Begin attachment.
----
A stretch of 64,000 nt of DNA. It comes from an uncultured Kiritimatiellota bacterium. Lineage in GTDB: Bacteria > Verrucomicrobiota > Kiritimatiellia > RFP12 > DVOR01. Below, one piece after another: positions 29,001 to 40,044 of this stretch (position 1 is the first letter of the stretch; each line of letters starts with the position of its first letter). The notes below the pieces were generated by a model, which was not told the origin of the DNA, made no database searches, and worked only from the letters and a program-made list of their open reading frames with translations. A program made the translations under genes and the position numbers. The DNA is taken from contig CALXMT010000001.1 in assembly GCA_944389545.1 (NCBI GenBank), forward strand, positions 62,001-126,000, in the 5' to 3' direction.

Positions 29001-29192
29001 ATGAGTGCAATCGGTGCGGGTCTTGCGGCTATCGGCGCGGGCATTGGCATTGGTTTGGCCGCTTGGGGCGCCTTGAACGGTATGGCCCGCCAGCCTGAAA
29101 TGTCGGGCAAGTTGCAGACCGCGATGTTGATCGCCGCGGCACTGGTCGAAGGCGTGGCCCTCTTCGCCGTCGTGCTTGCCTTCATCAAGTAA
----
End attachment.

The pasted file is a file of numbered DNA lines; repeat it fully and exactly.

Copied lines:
A stretch of 64,000 nt of DNA. It comes from an uncultured Kiritimatiellota bacterium. Lineage in GTDB: Bacteria > Verrucomicrobiota > Kiritimatiellia > RFP12 > DVOR01. Below, one piece after another: positions 29,001 to 40,044 of this stretch (position 1 is the first letter of the stretch; each line of letters starts with the position of its first letter). The notes below the pieces were generated by a model, which was not told the origin of the DNA, made no database searches, and worked only from the letters and a program-made list of their open reading frames with translations. A program made the translations under genes and the position numbers. The DNA is taken from contig CALXMT010000001.1 in assembly GCA_944389545.1 (NCBI GenBank), forward strand, positions 62,001-126,000, in the 5' to 3' direction.

Positions 29001-29192
29001 ATGAGTGCAATCGGTGCGGGTCTTGCGGCTATCGGCGCGGGCATTGGCATTGGTTTGGCCGCTTGGGGCGCCTTGAACGGTATGGCCCGCCAGCCTGAAA
29101 TGTCGGGCAAGTTGCAGACCGCGATGTTGATCGCCGCGGCACTGGTCGAAGGCGTGGCCCTCTTCGCCGTCGTGCTTGCCTTCATCAAGTAA